If the argument of Counsel for the Defendants is correct, it would run a coach and horses through the CPR 2000. It would mean that the date on which an order of the court takes effect is the date on which the Registrar of the High Court decides to perfect the order of the court. This could be weeks, months or even years, or in this case over sixteen (16) months. It is unacceptable that an order of the court would be perfected so late by the Registrar of the High Court. This would frustrate litigants and Attorneys-at-Law who can only serve on third parties perfected orders of the court. The intricate system devised by the framers of the CPR 2000 cannot be held hostage by those administrative inefficiencies. Counsel for the Claimant submitted that pursuant to CPR 42.8 a judgment or order takes effect from the day it is given or made, unless the court specifies that it is to take effect on a different date. That is a complete answer to the submissions of Counsel for the Defendants. If the date on which the Registrar of the High Court perfects any order or judgment of the court is the date that that judgment or order is entered, it would undermine completely CPR 42.8. Counsel for the Defendants was present when the court entered judgment in default of defence on 9 October 2018. The arguments of Counsel for the Defendants have no merit whatsoever and the court rejects them.
 The court would urge the Rules Committee of the Eastern Caribbean Supreme Court to revise CPR 42.4(2) as follows:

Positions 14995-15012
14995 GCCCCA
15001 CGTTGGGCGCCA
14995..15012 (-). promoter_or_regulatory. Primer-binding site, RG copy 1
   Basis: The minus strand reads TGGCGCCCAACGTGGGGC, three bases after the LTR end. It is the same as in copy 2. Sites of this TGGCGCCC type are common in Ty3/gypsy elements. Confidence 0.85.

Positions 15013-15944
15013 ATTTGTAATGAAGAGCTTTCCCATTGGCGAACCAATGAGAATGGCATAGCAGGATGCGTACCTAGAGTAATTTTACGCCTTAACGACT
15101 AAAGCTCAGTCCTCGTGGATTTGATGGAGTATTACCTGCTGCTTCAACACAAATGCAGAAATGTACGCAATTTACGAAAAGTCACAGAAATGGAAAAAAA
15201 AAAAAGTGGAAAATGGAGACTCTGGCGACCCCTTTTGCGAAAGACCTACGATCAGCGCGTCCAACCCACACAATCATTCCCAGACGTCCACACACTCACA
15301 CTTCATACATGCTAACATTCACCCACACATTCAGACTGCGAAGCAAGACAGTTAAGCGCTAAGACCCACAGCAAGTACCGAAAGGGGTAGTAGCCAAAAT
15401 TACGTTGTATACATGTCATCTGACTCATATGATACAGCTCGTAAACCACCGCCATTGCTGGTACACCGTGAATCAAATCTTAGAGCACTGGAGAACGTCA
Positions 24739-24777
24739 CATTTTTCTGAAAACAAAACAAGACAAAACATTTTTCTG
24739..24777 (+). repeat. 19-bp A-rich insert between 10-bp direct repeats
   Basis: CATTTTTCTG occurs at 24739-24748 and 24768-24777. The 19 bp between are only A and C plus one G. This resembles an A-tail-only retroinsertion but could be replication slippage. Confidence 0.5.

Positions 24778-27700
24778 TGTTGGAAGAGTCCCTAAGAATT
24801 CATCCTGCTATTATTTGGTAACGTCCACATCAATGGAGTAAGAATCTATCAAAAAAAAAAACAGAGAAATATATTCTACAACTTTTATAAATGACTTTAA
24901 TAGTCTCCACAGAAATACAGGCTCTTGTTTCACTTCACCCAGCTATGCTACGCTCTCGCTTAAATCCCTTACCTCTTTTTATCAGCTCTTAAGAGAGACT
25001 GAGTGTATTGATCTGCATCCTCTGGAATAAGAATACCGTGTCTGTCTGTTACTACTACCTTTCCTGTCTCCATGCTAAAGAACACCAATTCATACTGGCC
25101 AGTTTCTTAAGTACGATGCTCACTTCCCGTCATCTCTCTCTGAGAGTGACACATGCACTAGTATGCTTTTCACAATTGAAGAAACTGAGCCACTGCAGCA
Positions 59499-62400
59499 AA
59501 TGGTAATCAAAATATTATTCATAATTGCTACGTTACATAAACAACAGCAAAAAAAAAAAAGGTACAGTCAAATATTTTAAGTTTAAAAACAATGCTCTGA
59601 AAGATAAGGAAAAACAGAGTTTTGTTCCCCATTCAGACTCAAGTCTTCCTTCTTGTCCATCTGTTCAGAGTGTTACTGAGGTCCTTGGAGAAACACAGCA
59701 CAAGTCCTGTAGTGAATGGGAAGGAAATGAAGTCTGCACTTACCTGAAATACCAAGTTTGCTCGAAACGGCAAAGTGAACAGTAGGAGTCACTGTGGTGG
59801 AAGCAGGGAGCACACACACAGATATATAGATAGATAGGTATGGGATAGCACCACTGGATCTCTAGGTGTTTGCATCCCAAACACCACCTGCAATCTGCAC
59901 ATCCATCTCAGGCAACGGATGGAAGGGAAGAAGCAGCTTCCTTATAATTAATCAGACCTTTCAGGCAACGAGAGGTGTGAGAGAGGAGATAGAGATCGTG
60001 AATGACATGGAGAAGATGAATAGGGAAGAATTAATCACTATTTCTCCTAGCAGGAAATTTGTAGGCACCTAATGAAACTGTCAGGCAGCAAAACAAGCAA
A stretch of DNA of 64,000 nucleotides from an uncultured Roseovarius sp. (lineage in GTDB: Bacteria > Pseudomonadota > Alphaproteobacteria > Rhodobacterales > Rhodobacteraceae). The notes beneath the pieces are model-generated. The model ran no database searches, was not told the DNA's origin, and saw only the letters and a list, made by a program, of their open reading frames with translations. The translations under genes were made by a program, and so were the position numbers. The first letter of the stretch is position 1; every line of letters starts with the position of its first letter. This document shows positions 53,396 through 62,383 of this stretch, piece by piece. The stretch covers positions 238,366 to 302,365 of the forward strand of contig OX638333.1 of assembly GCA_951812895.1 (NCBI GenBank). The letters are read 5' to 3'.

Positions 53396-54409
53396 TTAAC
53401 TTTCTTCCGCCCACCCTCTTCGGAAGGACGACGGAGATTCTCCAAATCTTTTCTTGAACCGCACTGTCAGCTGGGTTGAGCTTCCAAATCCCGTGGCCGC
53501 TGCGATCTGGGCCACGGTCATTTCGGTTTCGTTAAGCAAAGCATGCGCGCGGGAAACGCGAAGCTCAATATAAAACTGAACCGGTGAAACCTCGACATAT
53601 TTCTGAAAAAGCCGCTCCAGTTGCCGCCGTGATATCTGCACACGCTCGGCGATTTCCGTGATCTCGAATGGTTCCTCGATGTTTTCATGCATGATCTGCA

(2) Every judgment or order must –
(a) be sealed by the court;
(b) bear the date on which it is given or made; and
(c) e signed by the registrar or by the judge or master who made it.
 This is not a bold recommendation since it seems to the court to be unimaginable that an order made by a High Court Judge or Master can only be a document of the court when it is signed by the Registrar of the High Court and no one else. Of course, one must expect Registrars of the High Court to carry out their functions with the usual efficiency and integrity that is expected of a holder of the office Registrar of a High Court, but one may conceive of a situation (unimaginable as it might seem) where a Registrar of the High Court refuses to perfect an order or where that order is perfected many months or even years later. Is the only recourse to litigants in this scenario to file an application for leave to apply for judicial review to compel performance by the Registrar of the High Court of his or her duty to perfect court orders? Could that rogue Registrar of the High Court simply decide not to list that application before the High Court Judge thereby frustrating further that litigant? This issue needs to be addressed by the Rules Committee as a matter of urgency!
 CPR 42.4(2) of the Jamaica Civil Procedure Rules 2002 provides as follows:
Every judgment or order must –
(a) be signed by the registrar or by the judge or master who made it;
(b) be sealed by the court; and
(c) ear the date on which it was given or made. (emphasis added)